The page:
How to Avoid Big Food Marketing Pitfalls: Grocery Shopping Shortcuts

After my last post discussing the reality of food marketing, reader The Job Hunter asked a great question about whether there were any short cuts to analyzing products in the grocery store (especially once you are exhausted from a long day at work.)

Hey, I hear you. I have a crazy one year old will sit still for exactly 11 seconds (yes, we’ve counted.) And I used to grocery shop after work too, so I know that the decrease in mental capacity is exactly proportional to the increase in cravings after 5 o’clock.

Over the years, I’ve come up with a series of shortcuts to help cut down on the analyzing and scanning time at the grocery store and still make the best choices at the shelf. Here are my top guidelines:

Always choose the less flavoured option.

If there is one thing I can guarantee, it’s that the more ingredients a product has, the higher the probability that many of those ingredients are crap. This is especially true with flavoured products; for example, pomegranate-blueberry yogourt likely has very little pomegranate or blueberry in it (it’s probably mostly juice and artificial flavours.) Ditto for the Choco Banana O’s – likely full of fake chocolate and banana flavouring. By choosing plain yogurt or plain cereal, you avoid most of these ‘fake’ ingredients. I know they sound way more boring than the exciting flavours, but you can make them exciting at home with a lot less chemicals.

Ignore any claims that require a question.

Sometimes, when a company can’t make a specific claim about a product, they will dial it back to a much softer claim that makes the consumer think it is good, but doesn’t actually say anything. For example, instead of making a ‘100% Whole Wheat’ claim, they may say ‘Made with the Goodness of Whole Wheat.’ This sounds just as good, but really doesn’t mean anything at all. How much whole wheat is in it? Odds are the first ingredient is likely white flour.

You can spot these claims because they are usually ambiguous, unmeasurable, and lead to another question. For example, if it says ‘Made with whole grain’, it would lead you to ask, ‘how much whole grain?’ Probably not a lot, if they don’t specify on the box. (In fact, most ‘Made with’ claims are in this same category.)

And same for ‘Multigrain.’ What kind of grain? How much of it is used? If they don’t specify, then think of multigrain as a flavour, not a health benefit.

This approach requires a bit of critical thinking at first, but remember: most claims are basically the same. So once you do it a couple of times, it will be easy to weed out the fake claims from the real ones.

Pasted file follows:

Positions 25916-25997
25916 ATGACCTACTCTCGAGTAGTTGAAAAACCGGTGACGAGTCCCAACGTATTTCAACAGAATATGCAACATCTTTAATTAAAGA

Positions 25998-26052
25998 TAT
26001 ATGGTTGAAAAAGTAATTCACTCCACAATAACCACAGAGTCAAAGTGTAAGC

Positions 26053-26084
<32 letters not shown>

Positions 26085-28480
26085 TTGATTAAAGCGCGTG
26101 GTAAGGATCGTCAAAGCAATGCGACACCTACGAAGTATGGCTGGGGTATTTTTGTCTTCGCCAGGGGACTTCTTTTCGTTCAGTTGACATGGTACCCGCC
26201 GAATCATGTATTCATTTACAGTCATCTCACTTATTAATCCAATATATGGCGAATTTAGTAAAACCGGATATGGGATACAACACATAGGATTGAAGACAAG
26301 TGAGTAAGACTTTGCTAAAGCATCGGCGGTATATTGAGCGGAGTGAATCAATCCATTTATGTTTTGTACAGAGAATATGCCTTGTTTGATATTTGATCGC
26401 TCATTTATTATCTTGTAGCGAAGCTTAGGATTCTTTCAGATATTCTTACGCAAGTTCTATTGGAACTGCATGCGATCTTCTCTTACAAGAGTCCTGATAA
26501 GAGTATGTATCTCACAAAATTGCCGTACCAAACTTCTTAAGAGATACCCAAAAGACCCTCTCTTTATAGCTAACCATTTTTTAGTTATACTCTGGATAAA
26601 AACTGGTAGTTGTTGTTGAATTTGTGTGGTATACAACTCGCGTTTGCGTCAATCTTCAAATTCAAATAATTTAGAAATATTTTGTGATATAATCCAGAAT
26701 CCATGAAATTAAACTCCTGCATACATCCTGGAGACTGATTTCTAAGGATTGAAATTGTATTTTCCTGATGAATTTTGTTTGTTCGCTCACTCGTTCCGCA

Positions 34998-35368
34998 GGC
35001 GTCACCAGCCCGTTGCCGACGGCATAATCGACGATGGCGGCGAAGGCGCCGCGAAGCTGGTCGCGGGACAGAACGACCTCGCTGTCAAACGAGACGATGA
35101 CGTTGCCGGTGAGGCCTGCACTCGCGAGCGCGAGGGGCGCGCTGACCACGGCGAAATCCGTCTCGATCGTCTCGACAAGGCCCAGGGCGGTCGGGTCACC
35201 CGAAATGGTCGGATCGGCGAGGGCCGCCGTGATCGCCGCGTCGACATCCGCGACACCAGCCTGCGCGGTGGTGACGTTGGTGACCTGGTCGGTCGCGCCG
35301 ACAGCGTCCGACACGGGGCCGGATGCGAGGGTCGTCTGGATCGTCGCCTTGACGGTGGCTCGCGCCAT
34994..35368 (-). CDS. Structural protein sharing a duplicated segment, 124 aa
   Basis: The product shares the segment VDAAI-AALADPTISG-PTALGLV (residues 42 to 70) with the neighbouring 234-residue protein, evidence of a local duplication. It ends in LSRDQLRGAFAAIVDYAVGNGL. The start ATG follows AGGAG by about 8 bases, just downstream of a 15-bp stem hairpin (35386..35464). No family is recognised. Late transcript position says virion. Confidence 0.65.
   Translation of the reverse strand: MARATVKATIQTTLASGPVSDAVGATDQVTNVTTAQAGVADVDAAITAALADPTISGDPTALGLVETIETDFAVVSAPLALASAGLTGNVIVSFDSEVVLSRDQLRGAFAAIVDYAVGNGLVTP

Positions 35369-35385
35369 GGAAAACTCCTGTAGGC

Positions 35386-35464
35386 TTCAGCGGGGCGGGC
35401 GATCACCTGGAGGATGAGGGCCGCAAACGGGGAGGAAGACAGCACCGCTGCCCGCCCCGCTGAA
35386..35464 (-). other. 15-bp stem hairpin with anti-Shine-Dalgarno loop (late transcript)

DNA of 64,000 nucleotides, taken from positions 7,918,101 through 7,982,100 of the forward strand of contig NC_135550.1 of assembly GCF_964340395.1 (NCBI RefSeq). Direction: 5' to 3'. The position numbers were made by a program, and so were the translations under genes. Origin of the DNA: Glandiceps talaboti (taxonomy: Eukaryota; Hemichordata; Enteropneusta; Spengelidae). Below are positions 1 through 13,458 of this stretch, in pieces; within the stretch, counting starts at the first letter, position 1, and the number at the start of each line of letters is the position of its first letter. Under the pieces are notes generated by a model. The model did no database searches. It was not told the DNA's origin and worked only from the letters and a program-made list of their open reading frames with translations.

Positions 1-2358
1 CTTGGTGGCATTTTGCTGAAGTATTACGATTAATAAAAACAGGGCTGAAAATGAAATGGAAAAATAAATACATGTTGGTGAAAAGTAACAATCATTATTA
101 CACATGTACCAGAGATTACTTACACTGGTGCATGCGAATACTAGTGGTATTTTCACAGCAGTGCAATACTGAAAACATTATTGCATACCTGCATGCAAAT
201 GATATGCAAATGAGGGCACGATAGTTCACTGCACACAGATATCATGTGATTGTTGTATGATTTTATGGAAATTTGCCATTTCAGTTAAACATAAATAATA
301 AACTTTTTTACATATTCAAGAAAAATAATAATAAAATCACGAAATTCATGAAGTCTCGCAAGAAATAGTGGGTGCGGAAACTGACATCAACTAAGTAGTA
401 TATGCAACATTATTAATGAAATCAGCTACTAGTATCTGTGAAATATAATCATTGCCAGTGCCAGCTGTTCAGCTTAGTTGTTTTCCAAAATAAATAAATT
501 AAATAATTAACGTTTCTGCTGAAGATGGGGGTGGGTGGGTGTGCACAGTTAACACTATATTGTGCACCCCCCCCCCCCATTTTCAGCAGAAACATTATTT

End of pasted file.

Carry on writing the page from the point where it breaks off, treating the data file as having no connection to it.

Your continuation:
Be wary of the flashy aisles.

When my husband and I were house hunting in a trendy up-and-coming area just outside of downtown, we were always suspicious of the beautifully renovated houses, the ones with the new hardwood floors and the fancy backsplashes. With a broken down, sagging old house, at least you know what you are getting. But put a little bit of spit and polish on it and you never know what’s lurking inside.

This is exactly the same way I feel about supermarket aisles. The ‘unsexy’ sections – beans, bulk nuts, grains, canned goods – are usually pretty ho-hum. There’s not a lot of flash there, and you generally know what you’re getting. But once you go into those inviting aisles with the cheery colours, the beautiful food photography and the cursive fonts, it’s all spit and polish again. So if you can’t look at the back of every product, then make sure you look at the ones in the ‘flashy’ aisles (for example, cereal, granola bars/snacks, yogurt.) A good way to tell if an aisle is flashy is to remember if you’ve seen a TV commercial for it lately – if companies are investing in TV ads, you can bet they’re investing a lot of dollars to appeal to consumers.

Shop the perimeter.

One of the best ways to cut down on label-reading time and still make simple choices is to buy most of your groceries from the perimeter of the grocery store. this is where the fresh food is kept – produce, dairy, eggs, etc. Now, you won’t avoid all the flashy aisles (yogurt has become a big one), but you will cut down on them considerably.

These guidelines help me stay on track at the grocery store and still get out in a reasonable amount of time. What about you? Are there any tips and tricks you have learned to simplify your grocery shopping and still make the best choices?

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